Providence City Hall

Ian Donnis / RIPR

Mayor Jorge Elorza’s administration has reached a tentative agreement on a three-year contract with Local 1033 of the Laborers International Union of North America, which represents city employees in City Hall, the School Department and the Parks and Public Works Departments.

R.I.P. Chris Nocera

Jul 17, 2015

Christopher Nocera, a longtime Providence political operative, Elmhurst neighborhood activist and City Hall fixture, died suddenly last night. He was 60.

A burly man with an infectious sense of humor, Nocera was instrumental in Patrick Kennedy’s 1988 campaign for state representative in Elmhurst and Mount Pleasant that launched the career of  Kennedy, Ted Kennedy’s son, who later became a Congressman. Nocera put together a fine ground voter turn-out effort that propelled Kennedy to victory over then Rep. Jack Skeffington, a Mount Pleasant funeral director.

Providence’s rich baseball history is on display at City Hall in a new exhibit to be formally unveiled tomorrow (May 7) at City Hall.

The exhibit, which features memorabilia, baseball cards and photographs of the city’s long and florid baseball history, is located on the third floor of City Hall.

A reception introducing the exhibit will be held at 6  p.m. tomorrow on the third floor at City Hall. It will be hosted by City Council President Luis Aponte, a Ward 10 Democrat, and City Archivist Paul Campbell, a noted Rhode Island historian.

Former Providence Mayor Angel Taveras has landed at the international law firm of Greenberg Trauig, LLC, where he works out of the Boston office.

Taveras says he enjoys his new job with the large firm. The Boston office is located at One International Place in Boston.

The firm’s web site states that Taveras has a practice focused on municipal restructuring (a field he had lots of experience in during four years as mayor of Rhode Island’s capital); public finance; commercial litigation; pension litigation and public infrastructure.


Larry Eichler, who has been the acting executive director of the Providence Talks education program, has left City Hall. Eichler confirmed his resignation today in a brief interview, saying he is leaving to ``explore other opportunities.’’

Providence Talks is the celebrated program, funded by a $5 million grant from a philanthropy financed by the media magnate and former New York Mayor Michael Bloomberg, that is trying to help disadvantaged children expand their vocabularies.

Jeff Nickerson

  Wendy Nilsson has been appointed the new superintendent of the Providence Parks and Recreation Department, Mayor Jorge Elorza announced today.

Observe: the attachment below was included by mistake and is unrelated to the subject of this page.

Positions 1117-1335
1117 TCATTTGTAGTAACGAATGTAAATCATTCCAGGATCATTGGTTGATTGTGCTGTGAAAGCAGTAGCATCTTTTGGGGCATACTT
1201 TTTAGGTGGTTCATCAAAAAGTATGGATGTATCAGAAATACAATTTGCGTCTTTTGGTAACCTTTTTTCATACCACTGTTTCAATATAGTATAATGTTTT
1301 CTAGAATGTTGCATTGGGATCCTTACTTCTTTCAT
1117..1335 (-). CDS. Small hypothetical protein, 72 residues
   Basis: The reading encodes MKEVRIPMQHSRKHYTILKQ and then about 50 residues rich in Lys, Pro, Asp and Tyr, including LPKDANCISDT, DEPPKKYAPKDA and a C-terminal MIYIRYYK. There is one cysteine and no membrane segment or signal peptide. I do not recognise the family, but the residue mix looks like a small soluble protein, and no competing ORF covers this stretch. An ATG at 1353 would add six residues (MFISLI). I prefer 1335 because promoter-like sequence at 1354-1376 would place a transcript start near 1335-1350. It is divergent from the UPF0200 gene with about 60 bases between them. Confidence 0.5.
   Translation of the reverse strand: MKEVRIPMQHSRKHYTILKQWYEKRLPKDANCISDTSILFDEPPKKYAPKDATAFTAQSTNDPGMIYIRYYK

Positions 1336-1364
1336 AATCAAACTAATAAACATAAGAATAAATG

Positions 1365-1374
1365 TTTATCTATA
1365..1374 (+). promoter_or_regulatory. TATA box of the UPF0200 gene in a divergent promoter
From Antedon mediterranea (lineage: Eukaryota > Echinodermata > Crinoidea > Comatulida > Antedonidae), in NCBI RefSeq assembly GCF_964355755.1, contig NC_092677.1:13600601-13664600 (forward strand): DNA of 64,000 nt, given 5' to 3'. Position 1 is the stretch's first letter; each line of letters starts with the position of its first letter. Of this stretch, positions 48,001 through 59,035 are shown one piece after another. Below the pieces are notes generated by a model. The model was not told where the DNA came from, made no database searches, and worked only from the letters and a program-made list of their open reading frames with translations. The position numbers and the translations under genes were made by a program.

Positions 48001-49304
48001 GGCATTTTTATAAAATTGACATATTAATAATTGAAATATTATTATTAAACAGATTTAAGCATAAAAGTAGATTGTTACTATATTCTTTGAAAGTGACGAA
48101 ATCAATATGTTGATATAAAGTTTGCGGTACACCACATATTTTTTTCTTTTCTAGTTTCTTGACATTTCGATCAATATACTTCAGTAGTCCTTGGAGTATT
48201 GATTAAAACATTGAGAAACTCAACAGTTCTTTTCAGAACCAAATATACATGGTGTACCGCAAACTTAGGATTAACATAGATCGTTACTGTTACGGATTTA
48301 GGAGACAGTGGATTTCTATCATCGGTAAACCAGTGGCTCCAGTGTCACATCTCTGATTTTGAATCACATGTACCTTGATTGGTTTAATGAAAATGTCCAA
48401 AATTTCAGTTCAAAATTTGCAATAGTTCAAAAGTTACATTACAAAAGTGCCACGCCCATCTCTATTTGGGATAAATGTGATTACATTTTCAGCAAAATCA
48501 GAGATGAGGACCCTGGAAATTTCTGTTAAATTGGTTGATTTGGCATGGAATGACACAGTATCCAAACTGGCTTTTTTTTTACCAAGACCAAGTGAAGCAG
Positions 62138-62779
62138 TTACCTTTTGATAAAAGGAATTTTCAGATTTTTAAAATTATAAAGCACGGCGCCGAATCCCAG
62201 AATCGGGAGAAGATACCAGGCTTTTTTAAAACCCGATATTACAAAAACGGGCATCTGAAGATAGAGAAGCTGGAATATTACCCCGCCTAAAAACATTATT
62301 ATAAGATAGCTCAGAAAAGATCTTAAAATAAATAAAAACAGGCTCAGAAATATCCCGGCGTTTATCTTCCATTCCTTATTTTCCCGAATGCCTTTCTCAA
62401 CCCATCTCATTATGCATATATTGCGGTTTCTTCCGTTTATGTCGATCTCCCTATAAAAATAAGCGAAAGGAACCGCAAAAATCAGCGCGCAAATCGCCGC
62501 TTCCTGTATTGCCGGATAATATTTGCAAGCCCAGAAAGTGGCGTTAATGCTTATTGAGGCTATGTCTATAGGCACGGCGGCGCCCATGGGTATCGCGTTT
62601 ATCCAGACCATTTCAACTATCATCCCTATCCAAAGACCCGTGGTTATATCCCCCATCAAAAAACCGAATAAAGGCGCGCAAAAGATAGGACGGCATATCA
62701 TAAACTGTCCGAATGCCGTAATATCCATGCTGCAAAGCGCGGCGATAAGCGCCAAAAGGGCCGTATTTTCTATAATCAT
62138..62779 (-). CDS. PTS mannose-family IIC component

Nilsson is founder and director of the Partnership for Providence Parks, a non-profit organization that brings community, business and citizen resources together to improve city parks. She has also worked with the Boston Community Centers and the Rhode Island Department of Education. Nilsson holds a master’s degree in education.


Today is the annual Martin Luther King Jr., holiday. RIPR political analyst Scott MacKay ponders what we can do to advance King’s legacy in Rhode Island.

The great civil rights leader’s legacy will be celebrated across  Rhode Island today in song, sermon and remembrance.  Voices will echo with the strains of James Weldon Johnson’s `Lift Every Voice and Sing’ and that iconic anthem of the civil rights movement, `We Shall Overcome.’

Mayor Jorge Elorza pledged to build a `New Providence’  amid an improving economy  as he delivered his inaugural address this afternoon on the chilly, sun-splashed steps  of Providence’s Beaux-Arts City Hall.

Elorza, the second consecutive mayor of Latino descent tied his immigrant family’s journey  with Providence’s history as a welcoming city for generations of the newly arrived and emphasized the need for a new economic order.

Ambar Espinoza / RIPR

The Providence mayoral campaign, aka the Buddy Cianci redemption effort, is drawing national media attention. RIPR political analyst Scott MacKay talks about the paths to victory for independent Cianci and Democrat Jorge Elorza.

Cianci, Elorza and Republican Dan Harrop faced off in their first campaign debate last week at Laurelmead, an East Side elderly housing complex. There was more heat than light as Elorza, a former city Housing Court judge, and Harrop, a psychiatrist, attacked Cianci’s record as one of New England’s infamously corrupt politicians.

Aaron Read / RIPR

With three weeks to go, the Providence mayoral campaign is heating up. RIPR political analyst Scott MacKay on what to look for in the Democratic primary as the days dwindle down.

One of Rhode Island’s favorite spectator and participant sports has long been Providence mayor elections. A mélange of circus, street theater and rugby scrum, this year’s campaign is bound to land in the capital city’s political Hall of Fame, and perhaps, shame.

The Armenian Community of Rhode Island will sponsor a candlelight march tomorrow in Providence to commemorate the 99 anniversary of the Armenian Genocide. The procession begins at 6:45 from the Sts. Vartanantz Church at 402 Broadway to Providence City Hall, followed by a program in the city council chambers.

The event is part of a national and international commemoration of the genocide, where more than a million Armenians were killed by Ottoman Turks and thousands more were deported.

Providence Mayor Angel Taveras has announced some staff changes in his office, including the hiring of Brian Hull as director of municipal and intergovernmental affairs.

Taveras, a candidate for the Democratic nomination for governor, said in a news release that Hull will begin work April 28th.  The job is basically a government relations post that includes representing the administration before the Providence City Council.